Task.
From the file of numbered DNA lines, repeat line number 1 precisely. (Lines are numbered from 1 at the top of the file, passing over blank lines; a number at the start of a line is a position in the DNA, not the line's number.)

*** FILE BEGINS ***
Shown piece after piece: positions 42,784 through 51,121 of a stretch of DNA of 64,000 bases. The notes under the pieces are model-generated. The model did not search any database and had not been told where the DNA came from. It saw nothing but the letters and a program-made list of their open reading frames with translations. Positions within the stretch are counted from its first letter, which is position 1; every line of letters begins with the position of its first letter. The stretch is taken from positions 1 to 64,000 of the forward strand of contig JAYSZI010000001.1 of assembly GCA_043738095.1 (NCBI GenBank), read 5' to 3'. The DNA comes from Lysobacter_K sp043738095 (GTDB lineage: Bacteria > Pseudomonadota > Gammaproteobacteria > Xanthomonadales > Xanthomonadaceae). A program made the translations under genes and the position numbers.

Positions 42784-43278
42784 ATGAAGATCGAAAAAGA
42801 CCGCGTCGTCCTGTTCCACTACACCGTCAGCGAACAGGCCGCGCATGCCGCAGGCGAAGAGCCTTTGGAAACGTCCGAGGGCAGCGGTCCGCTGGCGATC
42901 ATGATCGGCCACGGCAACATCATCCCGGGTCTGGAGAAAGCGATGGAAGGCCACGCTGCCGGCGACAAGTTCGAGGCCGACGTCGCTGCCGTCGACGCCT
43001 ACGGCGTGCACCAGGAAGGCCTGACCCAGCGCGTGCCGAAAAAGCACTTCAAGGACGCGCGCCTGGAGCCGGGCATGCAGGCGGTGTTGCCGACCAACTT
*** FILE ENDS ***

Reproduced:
Shown piece after piece: positions 42,784 through 51,121 of a stretch of DNA of 64,000 bases. The notes under the pieces are model-generated. The model did not search any database and had not been told where the DNA came from. It saw nothing but the letters and a program-made list of their open reading frames with translations. Positions within the stretch are counted from its first letter, which is position 1; every line of letters begins with the position of its first letter. The stretch is taken from positions 1 to 64,000 of the forward strand of contig JAYSZI010000001.1 of assembly GCA_043738095.1 (NCBI GenBank), read 5' to 3'. The DNA comes from Lysobacter_K sp043738095 (GTDB lineage: Bacteria > Pseudomonadota > Gammaproteobacteria > Xanthomonadales > Xanthomonadaceae). A program made the translations under genes and the position numbers.